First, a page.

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Himachal’s Young Minds to bring change in Agriculture Sector

Most importantly, there is no subject in school about horticulture, not even optional, which teaches this generation or coming generation about farming.

SNS | Shimla |

Despite various growth opportunities available in agriculture, most graduates search for fancy job opportunities in giant MNCs. Whereas, there are a few graduates out there, who feel the responsibility to bring sustainable changes in the world, and choose out-of-the-box careers. Similar is the case with the youth of Himachal Pradesh. These students are beating all odds and taking up Horticulture as a full-time profession.

Meet Ankit Singh Ghezta (29), a young horticulturist from old Jubbal village, a district in Shimla, Himachal Pradesh who is carving out a successful career path through agribusiness.

Ghezta is a master’s degree holder and is working towards his horticulture business for the past four years. Talking to The Statesman’s correspondent, Singh said, “Taking up horticulture as a full-time profession was a tough call, but it was my father who encouraged me, and taught me the basic skills it required and gradually, I developed an interest in this field”

 “Today I am doing a High-density plantation on 4 hectares of land out of a total of 25 hectares, which is a modern way to increase the fruit productivity and quality. Apart from this, I am experimenting with more basic yet scientific techniques such as inter-stocking, grafting, notching, etc” he added.

In the video, he is showing a technique called Bending.

Adding to this, he says to increase the reach of his farms, he is taking the help of social media and different digital platforms as well.

Encouraging his son in agriculture  Lakshman Singh Ghezta, a 61-years-old father said “As per the 2011 census, every day nearly 2000 farmers are giving up farming. The youth of this country is hardly interested in agriculture. If this trend continues like this, we might not be able to see the next – generation of farmers in our country. So, it’s our responsibility to pass on this ‘farming’ legacy to our children and teach them that this is like any other respectable profession and is equally profitable if done in the right manner.

Agriculture is the mainstay of the economy of Himachal Pradesh. As per the 2011 census, Himachal Pradesh is the only state in the country whose nearly 90 per cent of the population lives in rural areas. Therefore, dependency on Agriculture/ Horticulture is obvious and provides direct employment to about 70 per cent of total workers in the state.

As per the Economic Survey of the state 2021-2022, about 13.62 per cent of the total Gross State Domestic Product (GSDP) comes from agriculture and its allied sectors.

Interviewing another young horticulturist, Anmol Chauhan, the 29-years -old hails from Kotkhai, a small village in Shimla district. He is a beginner and took up agriculture two years ago due to COVID -19 Pandemic situation.

Chauhan, who also holds a master’s degree in commerce, says “We are getting literate but not educated and education is not all about getting a job.”

Plantation of a new sapling

He told us the conventional belief among Himachal’s mindset is deeply embedded in the fact that a permanent Govt job is the only respectable livelihood, and farming or self-employment is the last option to sustain in life, which is not true.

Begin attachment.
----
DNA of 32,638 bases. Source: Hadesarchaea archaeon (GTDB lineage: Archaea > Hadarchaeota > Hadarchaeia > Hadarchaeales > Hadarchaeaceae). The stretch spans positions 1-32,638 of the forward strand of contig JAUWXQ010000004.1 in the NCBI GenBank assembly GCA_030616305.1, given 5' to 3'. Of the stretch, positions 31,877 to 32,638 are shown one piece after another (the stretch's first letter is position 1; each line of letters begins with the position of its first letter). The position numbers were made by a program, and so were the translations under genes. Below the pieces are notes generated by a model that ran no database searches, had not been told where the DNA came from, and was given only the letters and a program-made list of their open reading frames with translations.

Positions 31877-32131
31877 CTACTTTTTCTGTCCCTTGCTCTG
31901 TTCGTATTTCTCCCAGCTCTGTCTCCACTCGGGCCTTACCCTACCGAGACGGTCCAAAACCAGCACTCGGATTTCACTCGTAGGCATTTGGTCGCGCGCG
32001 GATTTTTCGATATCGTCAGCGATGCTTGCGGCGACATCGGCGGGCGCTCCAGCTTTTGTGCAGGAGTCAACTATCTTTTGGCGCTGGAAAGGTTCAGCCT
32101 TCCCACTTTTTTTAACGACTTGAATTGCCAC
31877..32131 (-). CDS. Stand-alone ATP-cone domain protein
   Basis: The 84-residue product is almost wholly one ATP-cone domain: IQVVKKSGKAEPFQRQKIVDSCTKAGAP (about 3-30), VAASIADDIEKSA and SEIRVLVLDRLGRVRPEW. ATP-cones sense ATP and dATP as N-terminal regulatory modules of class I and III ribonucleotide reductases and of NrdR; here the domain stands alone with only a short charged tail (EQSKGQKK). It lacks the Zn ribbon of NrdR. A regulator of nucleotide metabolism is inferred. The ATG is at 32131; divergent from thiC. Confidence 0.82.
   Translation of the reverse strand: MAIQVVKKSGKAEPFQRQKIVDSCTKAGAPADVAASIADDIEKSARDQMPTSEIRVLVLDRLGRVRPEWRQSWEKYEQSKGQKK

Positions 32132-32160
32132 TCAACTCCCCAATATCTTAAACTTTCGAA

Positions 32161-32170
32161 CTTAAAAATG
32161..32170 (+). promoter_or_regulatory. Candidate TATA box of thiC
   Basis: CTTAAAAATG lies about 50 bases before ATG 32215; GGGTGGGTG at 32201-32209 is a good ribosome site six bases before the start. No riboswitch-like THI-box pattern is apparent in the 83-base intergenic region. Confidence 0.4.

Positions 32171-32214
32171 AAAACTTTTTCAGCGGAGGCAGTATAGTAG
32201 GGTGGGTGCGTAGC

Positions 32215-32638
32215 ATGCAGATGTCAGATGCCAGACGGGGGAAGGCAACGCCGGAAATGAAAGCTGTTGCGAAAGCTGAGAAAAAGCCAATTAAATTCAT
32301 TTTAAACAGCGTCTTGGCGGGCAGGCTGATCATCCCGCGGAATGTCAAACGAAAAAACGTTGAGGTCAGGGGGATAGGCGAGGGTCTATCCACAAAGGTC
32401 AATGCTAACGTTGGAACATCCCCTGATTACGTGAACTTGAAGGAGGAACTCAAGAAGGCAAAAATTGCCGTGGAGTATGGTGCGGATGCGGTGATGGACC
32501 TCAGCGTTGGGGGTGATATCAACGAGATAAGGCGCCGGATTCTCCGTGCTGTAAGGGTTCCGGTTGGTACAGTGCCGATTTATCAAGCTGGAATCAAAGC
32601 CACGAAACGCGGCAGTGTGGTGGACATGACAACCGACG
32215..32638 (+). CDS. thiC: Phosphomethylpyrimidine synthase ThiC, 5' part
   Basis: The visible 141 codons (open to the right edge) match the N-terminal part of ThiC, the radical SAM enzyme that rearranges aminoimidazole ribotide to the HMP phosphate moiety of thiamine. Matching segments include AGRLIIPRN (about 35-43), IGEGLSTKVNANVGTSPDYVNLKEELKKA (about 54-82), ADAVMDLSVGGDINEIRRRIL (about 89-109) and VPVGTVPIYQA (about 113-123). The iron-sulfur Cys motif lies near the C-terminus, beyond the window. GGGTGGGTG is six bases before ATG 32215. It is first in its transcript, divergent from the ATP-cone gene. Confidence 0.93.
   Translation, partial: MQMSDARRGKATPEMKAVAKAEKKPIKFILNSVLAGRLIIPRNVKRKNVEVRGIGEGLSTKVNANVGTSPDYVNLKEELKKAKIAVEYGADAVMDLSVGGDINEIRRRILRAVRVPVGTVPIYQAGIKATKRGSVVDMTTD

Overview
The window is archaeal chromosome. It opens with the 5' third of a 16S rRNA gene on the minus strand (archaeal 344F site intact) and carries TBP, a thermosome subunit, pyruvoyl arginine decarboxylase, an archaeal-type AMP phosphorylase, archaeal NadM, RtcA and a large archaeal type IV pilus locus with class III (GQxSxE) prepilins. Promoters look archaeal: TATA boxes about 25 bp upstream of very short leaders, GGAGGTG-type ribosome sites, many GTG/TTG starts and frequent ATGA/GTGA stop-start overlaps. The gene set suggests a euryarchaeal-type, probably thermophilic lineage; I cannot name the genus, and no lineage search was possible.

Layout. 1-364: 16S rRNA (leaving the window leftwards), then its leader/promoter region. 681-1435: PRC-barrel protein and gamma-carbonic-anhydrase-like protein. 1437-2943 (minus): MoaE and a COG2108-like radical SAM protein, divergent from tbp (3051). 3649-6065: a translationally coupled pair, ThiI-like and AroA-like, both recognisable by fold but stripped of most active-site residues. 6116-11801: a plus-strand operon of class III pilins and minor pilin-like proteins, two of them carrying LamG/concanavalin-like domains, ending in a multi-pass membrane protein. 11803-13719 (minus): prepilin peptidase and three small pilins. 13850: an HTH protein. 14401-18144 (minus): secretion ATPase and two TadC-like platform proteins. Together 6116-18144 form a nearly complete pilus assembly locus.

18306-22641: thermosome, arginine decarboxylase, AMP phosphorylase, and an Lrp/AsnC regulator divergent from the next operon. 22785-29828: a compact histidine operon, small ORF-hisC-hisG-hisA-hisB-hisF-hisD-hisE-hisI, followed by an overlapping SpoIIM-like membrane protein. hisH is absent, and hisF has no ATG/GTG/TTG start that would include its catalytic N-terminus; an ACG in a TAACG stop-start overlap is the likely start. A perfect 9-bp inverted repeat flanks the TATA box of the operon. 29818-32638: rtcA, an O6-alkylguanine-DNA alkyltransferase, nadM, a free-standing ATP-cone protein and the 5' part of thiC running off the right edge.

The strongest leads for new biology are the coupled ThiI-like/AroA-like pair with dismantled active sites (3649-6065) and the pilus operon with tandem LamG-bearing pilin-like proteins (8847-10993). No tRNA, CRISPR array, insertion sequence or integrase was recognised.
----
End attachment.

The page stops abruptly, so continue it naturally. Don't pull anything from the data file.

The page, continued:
He further added, “We as a youngster needed to change the perception of the society. We need a more scientific, technical approach as we cannot rely on laborers in the next 15 years, so we need to tie up with National-level Indian Institutes of Technology (IITs) and introduce agri- robots or more scientific techniques which help farmers to grow. Through this, we can dwell the culture of this agriculture tourism as well which will go to boom the tourism industry as well.’

The thing is that today’s youth are not aware of the fact that this sector has not remained to yield fields and seedlings but has become a full-fledged skill. There are many skills/techniques such as grafting, pruning, bending, Knowledge foilers, fertilizers, etc that one can learn and earn a respectable livelihood.

He also said that our government is lacking to promote this sector as a business or profession. In our education system, students are not taught about farming. No school or college has ever taken their students to fields for any activity. Most importantly, there is no subject in school about horticulture, not even optional, which teaches this generation or coming generation about farming. Moreover, Our Education system teaches children that Education means getting a job only, which is very unfortunate.

Talking about his farms and the problems he has faced as a newcomer, Anmol briefed that there is always a clash between traditional and modern approaches, and this is what he faced too. For instance, recently he cut down a patch of traditional trees because of their unsymmetrical pattern & planted new spalling there, which is of course not easy for his parents to accept, but to be in competition and experimenting with new species one has to take risks he asserted with confidence.

 Unless farming becomes both economically rewarding and intellectually stimulating, it is and will be difficult to attract the youth to farming, Anmol said while summarizing his thoughts.

As per the study of the Directorate of Horticulture, Himachal Pradesh   2019, Agriculture seems dependable: despite having the larger contribution to the country’s gross domestic product, 55 per cent of the workforce hails from the agriculture sector. To achieve this goal, Agribusiness or Agri- entrepreneurship education is important to genuinely encourage graduates to embrace the spirit of farming.